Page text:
As for Myeon, while I don’t like the fact that he’s decided that it’s in his best interest to align himself with Su Yang even if it means killing his best friend, I do appreciate that he owns his decision and doesn’t try to palm it off as something that he’s being forced into by his father.

And, we do get glimpses of his internal struggle over this, from time to time, which does humanize him in my eyes.

In fact, I can’t say that if I were in his shoes, I would definitely make a different decision. It’s easy to say, “Don’t kill your friend,” when you’re not in his shoes, and the safety of his entire family is literally hanging in the balance.

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All that to say, I still don’t condone his actions, but I don’t hate him. Myeon’s believably gray as a character, as far as I can see right now.

..Which is the opposite of Se Ryeong, who, regardless of the fact that she’s Su Yang’s daughter, is steadfastly pure in her way of viewing the world.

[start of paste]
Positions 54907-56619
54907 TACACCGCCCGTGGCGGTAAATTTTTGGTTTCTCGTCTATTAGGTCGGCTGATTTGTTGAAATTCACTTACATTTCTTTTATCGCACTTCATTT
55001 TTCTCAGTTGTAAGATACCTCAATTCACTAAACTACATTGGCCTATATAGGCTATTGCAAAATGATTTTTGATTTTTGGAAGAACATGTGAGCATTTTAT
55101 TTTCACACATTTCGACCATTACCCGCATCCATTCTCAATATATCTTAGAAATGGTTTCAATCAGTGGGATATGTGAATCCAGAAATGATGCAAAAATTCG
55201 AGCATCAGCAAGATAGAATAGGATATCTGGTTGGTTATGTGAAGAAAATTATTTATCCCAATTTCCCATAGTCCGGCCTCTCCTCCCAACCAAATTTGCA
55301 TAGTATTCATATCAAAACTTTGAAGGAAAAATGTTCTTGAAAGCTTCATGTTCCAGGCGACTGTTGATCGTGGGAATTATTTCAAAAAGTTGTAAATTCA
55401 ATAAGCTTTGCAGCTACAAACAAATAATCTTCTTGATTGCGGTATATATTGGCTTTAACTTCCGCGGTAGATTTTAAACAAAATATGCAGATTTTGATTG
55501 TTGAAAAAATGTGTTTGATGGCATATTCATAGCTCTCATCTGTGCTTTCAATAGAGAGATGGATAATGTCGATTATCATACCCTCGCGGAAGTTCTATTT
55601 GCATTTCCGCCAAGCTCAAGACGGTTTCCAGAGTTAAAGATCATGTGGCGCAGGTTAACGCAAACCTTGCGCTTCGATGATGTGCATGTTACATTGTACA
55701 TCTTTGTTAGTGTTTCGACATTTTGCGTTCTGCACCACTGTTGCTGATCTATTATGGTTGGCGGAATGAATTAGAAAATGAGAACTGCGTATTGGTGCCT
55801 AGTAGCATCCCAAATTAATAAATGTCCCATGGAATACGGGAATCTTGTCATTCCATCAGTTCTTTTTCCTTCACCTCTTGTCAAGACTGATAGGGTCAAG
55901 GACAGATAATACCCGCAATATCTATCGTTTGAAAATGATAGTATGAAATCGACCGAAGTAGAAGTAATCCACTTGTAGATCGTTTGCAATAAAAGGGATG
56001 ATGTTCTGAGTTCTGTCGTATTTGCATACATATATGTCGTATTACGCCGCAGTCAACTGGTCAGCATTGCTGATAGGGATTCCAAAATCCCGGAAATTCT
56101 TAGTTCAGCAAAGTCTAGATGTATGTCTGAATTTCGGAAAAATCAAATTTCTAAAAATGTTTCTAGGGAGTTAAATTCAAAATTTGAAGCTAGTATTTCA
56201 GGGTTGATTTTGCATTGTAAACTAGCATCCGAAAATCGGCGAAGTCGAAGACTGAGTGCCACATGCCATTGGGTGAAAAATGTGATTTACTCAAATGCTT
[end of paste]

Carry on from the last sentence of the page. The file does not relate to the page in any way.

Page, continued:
As far as she’s concerned, there is no justifying the killing of one’s friend, or even the killing of one’s political opponent, and, as we see this episode, she’s willing to lay down her life for her  beliefs.

Very, very ballsy indeed.

I think the thing that strikes me, this episode, about Se Ryeong going against Su Yang’s wishes, that it’s no longer just about her love for Seung Yu and her desire to protect him from harm.

Now, it’s about preventing her father from killing innocent people, which seems like a much bigger, deeper and wider thing.

The way she puts that sword to her own neck, determined to either prevent Seung Yu’s death, or die with him, is as brave as it is badass – as it is foolish, honestly.

Because, as we see, her actions do nothing to prevent Seung Yu’s execution.

The reason Seung Yu’s isn’t executed, is because the young King puts his foot down and orders that the executions of alleged traitors stop, and not because Se Ryeong sits there with a sword to her neck.

In fact, piecing it together, it’s clear that Su Yang had left her sitting there with the sword to her neck, and gone to the palace.

So much for maximizing her influence and her resources, eh? 😅

THAT SAID. I fully believe that Se Ryeong’s entire heart is in this. She’s not playing around, and she’s not making an empty threat. I do believe that she would have at least attempted to kill herself, if news had come that Seung Yu had been executed.